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Re: More best practices for RTL scripts (markup vs CSS for bidi).

From: Simon Montagu <smontagu@smontagu.org>
Date: Fri, 27 Nov 2009 08:54:56 +0200
Message-ID: <4B0F77C0.5020201@smontagu.org>
To: Adil Allawi <adil@diwan.com>
Cc: ntounsi@emi.ac.ma, Najib Tounsi <ntounsi@gmail.com>, "public-i18n-core@w3.org" <public-i18n-core@w3.org>, 'WWW International' <www-international@w3.org>
On 11/26/2009 05:09 PM, Adil Allawi wrote:
> Actually the reality is worse. Below is your page drawn in Gecko (Firefox) on
> the left and Webkit (Safari) on the right:
>
>
>
> There is a thread on this list started by Aharon from Google that talks about
> exactly theses sort of issues that has received too little discussion. The real
> problem is that the HTML standard is not explicit enough on what should happen
> so you will get different results on different browsers.
>
> Your example is in a fuzzy area. As far as the markup is concerned there are
> three distinct paragraphs but for the user there is one sentence. According to
> the HTML standard, the elements should be ordered according to the Unicode bidi
> algorithm, however that algorithm has nothing to say about what to do when lines
> of a paragraph are drawn inline. I would personally say that the Gecko engine is
> doing the right thing in this case.

I assume your Gecko example is using a very recent version of Gecko,
such as a nightly build or a beta of Firefox 3.6? I fixed this issue
only a few months ago.

The HTML standard does specify what to do in this case, see
http://www.w3.org/TR/REC-html40/struct/dirlang.html#style-bidi:

"When a block element that does not have a dir attribute is transformed
to the style of an inline element by a style sheet, the resulting
presentation should be equivalent, in terms of bidirectional formatting,
to the formatting obtained by explicitly adding a dir attribute
(assigned the inherited value) to the transformed element."

In practice, however, since browsers are not consistent, authors will 
have to use CSS properties to achieve the expected results.

>
> regards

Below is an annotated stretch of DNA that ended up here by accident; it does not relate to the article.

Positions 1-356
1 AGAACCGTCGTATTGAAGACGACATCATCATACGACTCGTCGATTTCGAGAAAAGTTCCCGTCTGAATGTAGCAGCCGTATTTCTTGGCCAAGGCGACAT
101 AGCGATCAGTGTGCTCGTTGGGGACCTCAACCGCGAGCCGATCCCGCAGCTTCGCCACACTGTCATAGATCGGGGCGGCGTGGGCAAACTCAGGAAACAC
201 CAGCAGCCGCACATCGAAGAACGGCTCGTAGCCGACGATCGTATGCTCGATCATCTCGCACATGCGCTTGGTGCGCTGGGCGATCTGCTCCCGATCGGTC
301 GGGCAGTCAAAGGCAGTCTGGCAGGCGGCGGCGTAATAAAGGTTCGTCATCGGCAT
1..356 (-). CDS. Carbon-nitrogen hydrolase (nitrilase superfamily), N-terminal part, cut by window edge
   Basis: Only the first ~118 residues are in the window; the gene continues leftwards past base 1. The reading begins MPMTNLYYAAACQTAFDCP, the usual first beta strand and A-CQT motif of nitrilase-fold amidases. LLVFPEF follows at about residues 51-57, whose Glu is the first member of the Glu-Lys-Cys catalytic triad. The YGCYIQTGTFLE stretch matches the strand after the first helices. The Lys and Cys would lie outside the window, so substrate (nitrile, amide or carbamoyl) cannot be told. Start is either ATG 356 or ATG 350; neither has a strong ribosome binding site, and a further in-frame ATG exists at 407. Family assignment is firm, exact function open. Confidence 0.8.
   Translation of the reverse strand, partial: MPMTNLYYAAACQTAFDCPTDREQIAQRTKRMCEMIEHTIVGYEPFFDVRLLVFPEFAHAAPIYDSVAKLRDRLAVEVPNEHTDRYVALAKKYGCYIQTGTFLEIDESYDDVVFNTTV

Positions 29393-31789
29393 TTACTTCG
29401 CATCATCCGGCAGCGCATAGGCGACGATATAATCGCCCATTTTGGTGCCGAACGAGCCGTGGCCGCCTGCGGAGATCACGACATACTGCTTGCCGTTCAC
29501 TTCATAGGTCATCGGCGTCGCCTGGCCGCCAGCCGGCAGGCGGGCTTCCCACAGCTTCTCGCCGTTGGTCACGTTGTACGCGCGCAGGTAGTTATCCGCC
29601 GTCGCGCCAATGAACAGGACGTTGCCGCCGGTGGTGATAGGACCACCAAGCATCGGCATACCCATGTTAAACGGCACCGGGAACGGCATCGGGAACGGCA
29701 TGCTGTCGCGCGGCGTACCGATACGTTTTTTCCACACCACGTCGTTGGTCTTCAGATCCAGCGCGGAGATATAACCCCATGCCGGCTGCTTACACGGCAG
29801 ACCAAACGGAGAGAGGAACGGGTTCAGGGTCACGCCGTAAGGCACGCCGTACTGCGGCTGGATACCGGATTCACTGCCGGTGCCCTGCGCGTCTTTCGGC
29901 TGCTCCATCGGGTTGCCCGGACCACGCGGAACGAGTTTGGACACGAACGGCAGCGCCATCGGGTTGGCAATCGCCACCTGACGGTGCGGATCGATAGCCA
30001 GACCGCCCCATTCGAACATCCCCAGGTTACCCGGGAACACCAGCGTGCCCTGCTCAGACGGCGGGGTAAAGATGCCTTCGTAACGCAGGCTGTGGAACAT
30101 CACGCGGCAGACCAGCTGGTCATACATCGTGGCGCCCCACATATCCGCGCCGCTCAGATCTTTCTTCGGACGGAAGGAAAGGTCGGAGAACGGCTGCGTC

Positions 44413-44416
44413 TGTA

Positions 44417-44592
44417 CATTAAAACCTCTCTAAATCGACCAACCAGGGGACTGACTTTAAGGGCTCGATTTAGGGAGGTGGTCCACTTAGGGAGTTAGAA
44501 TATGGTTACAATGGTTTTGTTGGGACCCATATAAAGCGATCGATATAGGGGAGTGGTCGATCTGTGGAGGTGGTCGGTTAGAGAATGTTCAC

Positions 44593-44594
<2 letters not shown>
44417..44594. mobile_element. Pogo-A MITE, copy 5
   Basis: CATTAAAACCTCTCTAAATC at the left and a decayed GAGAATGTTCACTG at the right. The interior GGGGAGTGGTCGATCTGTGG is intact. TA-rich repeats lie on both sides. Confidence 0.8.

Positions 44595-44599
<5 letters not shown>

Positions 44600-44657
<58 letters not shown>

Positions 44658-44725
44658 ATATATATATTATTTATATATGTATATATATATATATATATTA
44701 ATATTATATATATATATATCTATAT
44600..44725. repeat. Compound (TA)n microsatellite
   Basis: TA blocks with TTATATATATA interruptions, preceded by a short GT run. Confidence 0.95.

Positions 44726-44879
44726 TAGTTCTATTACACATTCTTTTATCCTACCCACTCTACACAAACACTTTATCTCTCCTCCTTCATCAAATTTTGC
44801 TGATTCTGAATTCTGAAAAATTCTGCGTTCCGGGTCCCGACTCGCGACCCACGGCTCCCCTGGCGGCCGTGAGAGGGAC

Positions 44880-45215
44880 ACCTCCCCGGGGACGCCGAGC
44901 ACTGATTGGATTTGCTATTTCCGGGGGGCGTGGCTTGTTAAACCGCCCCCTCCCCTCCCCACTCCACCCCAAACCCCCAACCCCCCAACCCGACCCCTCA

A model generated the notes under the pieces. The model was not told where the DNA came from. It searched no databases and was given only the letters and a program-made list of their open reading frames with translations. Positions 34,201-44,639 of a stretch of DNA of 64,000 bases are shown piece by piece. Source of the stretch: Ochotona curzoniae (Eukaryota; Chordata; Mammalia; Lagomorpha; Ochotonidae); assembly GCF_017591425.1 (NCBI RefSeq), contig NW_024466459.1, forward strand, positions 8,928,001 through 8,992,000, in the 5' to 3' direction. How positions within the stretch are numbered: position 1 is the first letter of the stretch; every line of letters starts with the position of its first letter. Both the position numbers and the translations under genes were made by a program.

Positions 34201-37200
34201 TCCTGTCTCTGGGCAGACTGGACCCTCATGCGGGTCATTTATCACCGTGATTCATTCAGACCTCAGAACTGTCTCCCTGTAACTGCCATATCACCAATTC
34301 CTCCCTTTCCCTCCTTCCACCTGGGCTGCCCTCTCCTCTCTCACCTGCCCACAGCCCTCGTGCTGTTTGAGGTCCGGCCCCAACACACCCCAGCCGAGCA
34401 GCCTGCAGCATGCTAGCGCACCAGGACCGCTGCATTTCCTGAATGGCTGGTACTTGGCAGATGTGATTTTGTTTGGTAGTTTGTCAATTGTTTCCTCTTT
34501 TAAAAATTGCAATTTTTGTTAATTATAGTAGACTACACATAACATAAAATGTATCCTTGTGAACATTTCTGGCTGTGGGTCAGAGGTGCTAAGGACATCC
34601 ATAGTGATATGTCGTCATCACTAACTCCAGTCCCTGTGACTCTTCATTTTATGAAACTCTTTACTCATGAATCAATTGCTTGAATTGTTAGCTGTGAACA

>
> Adil
>
> On 25/11/2009 17:40, Najib Tounsi wrote:
>>  Dear all, and bidi experts
>>
>>  When trying to localize [1] the new W3C homepage style [2], I came across
>>  something worth to note.
>>
>>
>>  HTML markup (dir="rtl") doesn't have the same effect as CSS (direction:
>>  rtl;unicode-bidi: embed;)
>>
>>  Some time you want your block-element to display inline (e.g. for menu-like
>>  effect). However, by default this block elements flow from left to right. So
>>  to make them flow from right-to left, you want to use HTML markup (dir="rtl").
>>  It doesn't work. You should use CSS properties
>>  (direction: rtl; unicode-bidi: embed;) to get the desired effect.
>>
>>  with the following style:
>>
>>  <style type="text/css">
>>  .a p {display:inline; direction: rtl; unicode-bidi: embed}
>>  .b p {display:inline;}
>>  </style>
>>
>>  the HTML code (case-1):
>>
>>  <div class="a">
>>  <p>display</p>
>>  <p>in</p>
>>  <p>line</p>
>>  </div>
>>
>>  results in
>>  line in display
>>
>>  while (case-2):
>>
>>  <div class="b" dir="rtl">
>>  <p>display</p>
>>  <p>in</p>
>>  <p>line</p>
>>  </div>
>>
>>  will result in (right justified)
>>  display in line
>>
>>
>>  The point is: Why CSS 'direction: rtl; unicode-bidi: embed' is not the same as
>>  markup 'dir="rtl"'
>>
>>  Css vs markup FAQ [3] says (and I strongly agree):
>>  "You should always use dedicated bidi markup to describe your content, where
>>  markup is available [...] because directionality is an integral part of the
>>  document structure." This rule seems violated in the above example.
>>
>>  Well... why change writing direction when content is all English?
>>  But imagine one of the<p>  contains a strong RTL char.
>>
>>  The two cases are still different. In the second case (dir="rtl"), the result
>>  is like if all<p>s are inline elements, i.e. all inner<p>s are removed.
>>  Please try it: http://www.w3c.org.ma/Tests/displayInline.html
>>
>>  So, the rule seems to be (grossly paraphrased):
>>  For inline elements, CSS direction property applies to the ordering of
>>  elements as well as to their content. On the other hand, markup dir attribute
>>  applies only to the content of these elements juxtaposed together.
>>
>>  Any opinion?
>>
>>  [1] http://www.w3c.org.ma/Tests/temp-ar-index.html
>>  [2] http://www.w3.org/
>>  [3] http://www.w3.org/International/questions/qa-bidi-css-markup
>>
>>
>>  -----------------------------
>>  Note incidently, that elements displayed inline and floated right, will flow
>>  (by side effect) from right to left, whatever direction is specified. Does
>>  float style (*cancel*) direction style?
>>
>>  Try it: http://www.w3c.org.ma/Tests/inlineFloat.html
>>
>>
>>  Best regards,
>>
>>  Najib
>>
>>
Received on Friday, 27 November 2009 06:55:38 GMT

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